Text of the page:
Dark Reign: The Sinister Spider-Man #2

Chris Bachalo is a Modern Master -- is there a TwoMorrows book about him yet? -- but he's only as good as the story he's given to tell. Well, I suppose that's not exactly true, as he's had a history of taking mediocre stories and making them look like something from the cutting edge of comics. But, at the end of the day, even with all the Bachalo flourishes, they're still mediocre stories. Much of his career at Marvel has been like this. He's rarely been given things that are worthy of his dynamic talents.

"Dark Reign: The Sinister Spider-Man" #2 is another one of those halfway decent stories with some great-looking art. Unfortunately, as great as Bachalo's art is, he isn't given a whole lot of interesting things to draw in this issue. It's a lot of bulky Venom poses, J. Jonah Jameson yelling, some gang-bangers, some scantily-clad ladies, and a silly gang of costumed bad guys. That might sound like a heap of interesting visuals, and Bachalo never draws a dull page, but there's nothing particularly dramatic about any of it. And that loss of drama, that feeling that this is just a throwaway story, sucks the life out of whatever passion Bachalo injects into the pencils.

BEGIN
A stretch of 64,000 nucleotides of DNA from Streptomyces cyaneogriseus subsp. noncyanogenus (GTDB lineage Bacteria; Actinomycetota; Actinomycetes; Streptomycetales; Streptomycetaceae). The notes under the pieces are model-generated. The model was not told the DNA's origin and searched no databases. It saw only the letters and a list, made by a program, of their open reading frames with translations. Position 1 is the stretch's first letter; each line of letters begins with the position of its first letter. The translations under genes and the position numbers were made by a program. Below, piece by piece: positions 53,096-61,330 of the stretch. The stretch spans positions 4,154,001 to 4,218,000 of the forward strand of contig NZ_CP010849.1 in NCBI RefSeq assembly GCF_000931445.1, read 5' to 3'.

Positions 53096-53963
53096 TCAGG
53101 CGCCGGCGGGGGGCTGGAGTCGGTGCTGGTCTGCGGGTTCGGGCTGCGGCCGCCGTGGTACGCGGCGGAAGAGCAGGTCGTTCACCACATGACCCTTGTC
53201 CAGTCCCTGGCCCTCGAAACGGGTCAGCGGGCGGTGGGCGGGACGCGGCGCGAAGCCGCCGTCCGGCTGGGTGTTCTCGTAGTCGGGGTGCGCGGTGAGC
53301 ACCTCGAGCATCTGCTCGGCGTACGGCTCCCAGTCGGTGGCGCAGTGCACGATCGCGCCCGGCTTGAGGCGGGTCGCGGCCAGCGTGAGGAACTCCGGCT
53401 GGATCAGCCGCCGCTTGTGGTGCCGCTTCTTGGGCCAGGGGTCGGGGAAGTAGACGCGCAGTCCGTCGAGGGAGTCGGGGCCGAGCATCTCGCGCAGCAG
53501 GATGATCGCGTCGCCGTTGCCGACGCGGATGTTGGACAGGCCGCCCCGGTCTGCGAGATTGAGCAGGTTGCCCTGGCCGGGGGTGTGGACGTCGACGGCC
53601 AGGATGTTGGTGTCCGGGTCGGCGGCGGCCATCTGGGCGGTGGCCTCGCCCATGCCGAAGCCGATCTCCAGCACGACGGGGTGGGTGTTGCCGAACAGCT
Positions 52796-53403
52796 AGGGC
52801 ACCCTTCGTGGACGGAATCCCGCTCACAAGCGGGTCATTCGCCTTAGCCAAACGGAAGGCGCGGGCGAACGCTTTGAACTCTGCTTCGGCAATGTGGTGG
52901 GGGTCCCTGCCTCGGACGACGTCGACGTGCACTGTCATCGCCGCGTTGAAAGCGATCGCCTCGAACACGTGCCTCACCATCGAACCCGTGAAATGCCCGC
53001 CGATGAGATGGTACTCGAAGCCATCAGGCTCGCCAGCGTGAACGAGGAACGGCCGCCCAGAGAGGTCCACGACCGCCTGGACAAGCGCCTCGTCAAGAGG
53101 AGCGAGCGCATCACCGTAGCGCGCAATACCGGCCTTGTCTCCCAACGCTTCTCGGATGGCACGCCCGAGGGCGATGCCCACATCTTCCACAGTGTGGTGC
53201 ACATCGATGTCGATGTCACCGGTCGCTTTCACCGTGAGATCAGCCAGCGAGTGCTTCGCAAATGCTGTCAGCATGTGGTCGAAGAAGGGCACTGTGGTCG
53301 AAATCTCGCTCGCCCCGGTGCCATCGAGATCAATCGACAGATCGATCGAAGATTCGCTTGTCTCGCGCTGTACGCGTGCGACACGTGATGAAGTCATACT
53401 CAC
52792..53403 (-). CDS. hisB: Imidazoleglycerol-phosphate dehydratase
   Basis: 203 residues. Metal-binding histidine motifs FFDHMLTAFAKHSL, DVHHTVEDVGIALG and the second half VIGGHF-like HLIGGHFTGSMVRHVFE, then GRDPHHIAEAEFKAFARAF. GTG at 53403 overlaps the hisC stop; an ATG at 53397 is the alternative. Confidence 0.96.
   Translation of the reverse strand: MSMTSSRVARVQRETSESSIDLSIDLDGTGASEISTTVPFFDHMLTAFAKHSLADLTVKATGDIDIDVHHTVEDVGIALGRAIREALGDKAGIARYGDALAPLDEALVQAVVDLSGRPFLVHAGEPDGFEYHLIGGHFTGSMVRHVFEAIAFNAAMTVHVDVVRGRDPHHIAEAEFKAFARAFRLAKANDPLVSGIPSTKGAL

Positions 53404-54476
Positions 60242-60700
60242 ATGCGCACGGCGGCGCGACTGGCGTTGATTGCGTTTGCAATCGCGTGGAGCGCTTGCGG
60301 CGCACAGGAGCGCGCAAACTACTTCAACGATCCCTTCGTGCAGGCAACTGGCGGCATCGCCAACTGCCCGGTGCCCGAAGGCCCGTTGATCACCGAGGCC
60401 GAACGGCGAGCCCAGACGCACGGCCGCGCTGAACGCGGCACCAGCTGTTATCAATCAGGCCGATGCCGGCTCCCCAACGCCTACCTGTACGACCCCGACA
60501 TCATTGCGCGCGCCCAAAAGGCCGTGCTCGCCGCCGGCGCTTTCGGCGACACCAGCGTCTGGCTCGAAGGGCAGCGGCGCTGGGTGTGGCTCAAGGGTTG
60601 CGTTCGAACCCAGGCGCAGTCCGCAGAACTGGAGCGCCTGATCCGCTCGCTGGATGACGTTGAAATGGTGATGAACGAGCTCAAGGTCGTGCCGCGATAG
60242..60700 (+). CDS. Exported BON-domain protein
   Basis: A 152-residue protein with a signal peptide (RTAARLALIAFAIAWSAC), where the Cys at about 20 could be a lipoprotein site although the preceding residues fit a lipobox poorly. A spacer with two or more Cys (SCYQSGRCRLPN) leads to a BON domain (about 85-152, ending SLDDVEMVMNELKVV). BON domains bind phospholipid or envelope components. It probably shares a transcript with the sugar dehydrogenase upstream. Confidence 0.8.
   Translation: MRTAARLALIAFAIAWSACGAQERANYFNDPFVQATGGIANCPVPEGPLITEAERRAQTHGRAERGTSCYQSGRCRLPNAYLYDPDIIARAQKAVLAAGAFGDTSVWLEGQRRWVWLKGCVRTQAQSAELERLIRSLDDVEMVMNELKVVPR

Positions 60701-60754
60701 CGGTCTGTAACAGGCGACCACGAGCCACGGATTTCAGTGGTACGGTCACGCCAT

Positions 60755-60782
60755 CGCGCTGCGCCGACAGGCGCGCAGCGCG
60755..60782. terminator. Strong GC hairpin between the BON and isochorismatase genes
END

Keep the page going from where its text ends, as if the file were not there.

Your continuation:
This story certainly doesn't aim very high, and it can be enjoyed at that mid-range, silly/fun level. It's a violent comedy about Venom's thirst for squirrel and the dead stripped that contaminated the mayor's bed. So, if that's your thing, then you might find a lot to enjoy here. It's like that Peter Berg movie where Happy Hogan and the gang accidentally killed that stripper at the hotel and dark hilarity ensued. This comic is that kind of thing, but with a weirdly placed '"Watchmen" parody -- a so-called "Dr. Everything" whose hairless red form is obscured only by the "censored" bar over his (presumed) boy parts -- and a Venom who thinks that he's the coolest badass in the Marvel U.

It certainly doesn't take itself seriously.

Yet, the fragmented story is bit of a mess, like something that burst out of the mental recesses of the world's most enthusiastic Keith Giffen clone. Still, the Bachalo art makes it all look like it's worth your time, even if it may not be.

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